French Election Heats Up As China Blasts U.S.-Led Uncertainty and Deutsche Bank Flounders
This past week saw the French presidential contest heat to a boiling point as the conservative Francois Fillon's candidacy buckled under the mounting corruption scandal and probe into a questionable diversion of public funds while he was in government. Populist/nationalist candidate Marine Le Pen stands to gain the most from his departure if he bows out of the race. She reiterated her promise to withdraw from the Euro if she wins the runoff May 7th.
Meanwhile, back in the continuing saga between sparring superpowers the United States and China, the Chinese unleashed their latest verbal salvo in an interview where the Chinese Vice Finance Minister accused the United States of being the main causes of uncertainty and instability in the world. This was courtesy of President Trump's new trade policies and the potential Fed interest rate increases in the offing.
In the still troubled world of banking, Deutsche Bank at its London HQ office announced massive restructuring changes and capital raises that will throw numerous employees overboard as it desperately seeks to right the struggling largest bank in Germany and biggest lender on the continent. Precious metals like IRA-approved platinum, gold, and silver are what you need to protect your retirement assets in times like these.
French Election Contest Seizes the Attention of the World As Euro and EU Future Hang in Balance
This last week saw the problems of conservative French presidential contender Francois Fillon worsen as a steady stream of his own campaign management and elected officials from the party began to distance themselves from him and even disown his campaign. Police were searching his house last Thursday.
Over 60 politicians within his venerable conservative Republican alliance stated they can not support his candidacy because it is soon to be charged with embezzlement of public funds. Among the people leaving his campaign were Gilles Boyer his campaign treasurer and Bruno Le Maire his senior adviser. Twenty politicians within the party also penned an open letter encouraging him to withdraw as candidate of the party in the election. Fillon currently ranks third in the Ifop French public opinion polls behind both independent campaign Macron and Nationalist Front leader Le Pen. He will likely be eliminated in the primary round of voting set for April 23rd.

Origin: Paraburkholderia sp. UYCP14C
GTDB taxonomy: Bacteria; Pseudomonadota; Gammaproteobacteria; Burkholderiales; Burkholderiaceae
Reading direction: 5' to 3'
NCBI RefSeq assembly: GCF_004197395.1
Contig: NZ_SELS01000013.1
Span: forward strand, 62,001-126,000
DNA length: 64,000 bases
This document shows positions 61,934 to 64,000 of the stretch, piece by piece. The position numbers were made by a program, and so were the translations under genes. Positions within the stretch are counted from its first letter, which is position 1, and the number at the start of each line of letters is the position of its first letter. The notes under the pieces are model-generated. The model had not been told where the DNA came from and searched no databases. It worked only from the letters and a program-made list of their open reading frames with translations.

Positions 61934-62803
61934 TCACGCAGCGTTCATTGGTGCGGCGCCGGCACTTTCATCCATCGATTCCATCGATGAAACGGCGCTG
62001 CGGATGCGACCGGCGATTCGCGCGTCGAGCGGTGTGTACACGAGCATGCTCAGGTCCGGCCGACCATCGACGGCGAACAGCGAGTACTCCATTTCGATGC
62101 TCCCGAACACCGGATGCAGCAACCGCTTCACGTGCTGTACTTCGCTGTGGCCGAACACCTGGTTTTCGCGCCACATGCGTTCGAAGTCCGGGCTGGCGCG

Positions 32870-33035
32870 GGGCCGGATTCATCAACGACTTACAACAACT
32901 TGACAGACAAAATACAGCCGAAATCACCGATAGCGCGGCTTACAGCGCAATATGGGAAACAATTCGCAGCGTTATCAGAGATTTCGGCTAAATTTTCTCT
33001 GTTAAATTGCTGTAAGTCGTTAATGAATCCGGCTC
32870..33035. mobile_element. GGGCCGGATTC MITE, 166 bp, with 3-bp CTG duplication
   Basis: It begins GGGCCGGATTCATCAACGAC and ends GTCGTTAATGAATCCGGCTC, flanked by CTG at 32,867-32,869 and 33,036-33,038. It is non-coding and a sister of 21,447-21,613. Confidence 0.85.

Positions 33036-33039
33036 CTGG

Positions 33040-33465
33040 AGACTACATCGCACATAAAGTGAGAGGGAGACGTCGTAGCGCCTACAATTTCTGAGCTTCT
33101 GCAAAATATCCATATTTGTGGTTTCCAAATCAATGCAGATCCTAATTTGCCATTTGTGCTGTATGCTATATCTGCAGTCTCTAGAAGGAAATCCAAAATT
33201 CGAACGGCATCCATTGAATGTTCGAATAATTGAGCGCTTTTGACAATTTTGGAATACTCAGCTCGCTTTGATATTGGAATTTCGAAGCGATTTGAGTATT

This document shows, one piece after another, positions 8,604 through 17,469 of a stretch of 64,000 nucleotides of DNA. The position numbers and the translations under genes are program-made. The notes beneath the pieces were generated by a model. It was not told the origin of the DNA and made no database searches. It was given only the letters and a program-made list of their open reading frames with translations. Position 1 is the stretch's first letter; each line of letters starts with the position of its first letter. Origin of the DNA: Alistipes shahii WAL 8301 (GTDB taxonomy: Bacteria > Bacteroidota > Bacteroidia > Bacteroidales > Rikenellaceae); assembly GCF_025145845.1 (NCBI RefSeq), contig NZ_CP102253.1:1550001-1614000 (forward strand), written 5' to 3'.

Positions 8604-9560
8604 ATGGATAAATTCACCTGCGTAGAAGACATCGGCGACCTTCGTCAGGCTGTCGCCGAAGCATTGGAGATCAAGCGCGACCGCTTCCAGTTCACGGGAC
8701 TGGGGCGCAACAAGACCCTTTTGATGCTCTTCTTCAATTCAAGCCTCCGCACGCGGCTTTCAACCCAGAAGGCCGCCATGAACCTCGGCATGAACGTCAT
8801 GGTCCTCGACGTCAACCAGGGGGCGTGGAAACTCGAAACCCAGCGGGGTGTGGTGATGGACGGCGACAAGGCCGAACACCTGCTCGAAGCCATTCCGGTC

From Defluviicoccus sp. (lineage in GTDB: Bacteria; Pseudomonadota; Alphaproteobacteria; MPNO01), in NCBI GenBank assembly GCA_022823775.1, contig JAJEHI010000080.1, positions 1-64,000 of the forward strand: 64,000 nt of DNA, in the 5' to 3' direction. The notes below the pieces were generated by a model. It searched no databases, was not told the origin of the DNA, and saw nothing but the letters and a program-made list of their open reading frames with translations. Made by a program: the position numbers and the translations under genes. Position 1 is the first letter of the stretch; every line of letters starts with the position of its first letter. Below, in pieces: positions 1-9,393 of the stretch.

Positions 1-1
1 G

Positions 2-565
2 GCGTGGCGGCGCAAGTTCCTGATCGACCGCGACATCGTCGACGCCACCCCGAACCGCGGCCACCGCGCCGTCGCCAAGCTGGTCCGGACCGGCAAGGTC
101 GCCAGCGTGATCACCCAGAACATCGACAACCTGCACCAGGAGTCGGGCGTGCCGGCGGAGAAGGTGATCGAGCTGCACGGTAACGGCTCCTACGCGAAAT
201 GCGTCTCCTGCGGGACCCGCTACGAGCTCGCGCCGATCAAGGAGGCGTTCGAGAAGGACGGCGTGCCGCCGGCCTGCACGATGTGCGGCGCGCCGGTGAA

Yet despite this, Fillon still refuses to go. He held a make or break campaign rally before the Eiffel Tower this weekend which drew between 35,000 and 40,000 determined supporters. Ifop ran a poll which the organization released on Sunday ahead of his rally showing that 71 percent of the French people wish for Fillon to withdraw from the race. Other polls Ifop has conducted shows Fillon trailing fairly badly at 21 percent to Macron's 24 percent, to Le Pen's leading 26 percent.
The conundrum for France is that if Fillon does not step down, the conservative alliance and glorious party of Nicholas Sarkozy will most likely be eliminated from the Presidential race altogether on April 23. Alternatively, if he is replaced by most likely successor Alain Juppe, his more conservative followers will move into the camp of Marine Le Pen the far right populist candidate who is determined to withdraw France from the euro (and even European Union altogether), per Deputy Chief Executive Bruno Jeanbart of Opinionway polling company.
While the Ifop polls still show Macron defeating Le Pen by 61 percent to 39 percent, other computer-driven prediction models are showing a decisive win for Marine Le Pen on May 7th. Polls which predicted the Brexit results and U.S. election results more confidently than the Ifop Presidential runoff polls have been proven completely wrong over the last year too. The chart below shows that the greatest hope of investors lies in a Macron presidential victory:
Emmanuel Macron has stepped up his efforts to try to appear as the only alternative in France to the end of the French participation in the euro as Le Pen stated in her speech in Paris this past week that”the question is not if we'll leave the euro, but when and how.”
Yet Macron himself recently admitted that Le Pen's Nationalist Front is standing at the gates of power and could win the presidency. Marine Le Pen continued at her recent speech to affirm her previous pledges to withdraw her country from the euro as she assured supporters that her form of economic nationalism is in fact the next piece in the bigger populist puzzle that is shaking and sweeping across the globe. She warned that France has been:
“pillaged by the neo-liberal global economic order. Look at the jobs that Donald Trump has brought back to America. From Donald Trump in the U.S. to Xi Jinping in China to Theresa May in Britain, economic patriotism is on the March. The European Union is [the] last one left to still believe in the illusion of a borderless world. The euro is a corpse that still moves. It's not a question of if we'll leave the euro but when.”
If this sounds suspiciously like the agenda that helped President Donald Trump to get elected in the U.S., it is. Le Pen further promised to firmly recover control of the French Central Bank under her government, to force the public sector to purchase goods made in France, and to nationalize French toll roads.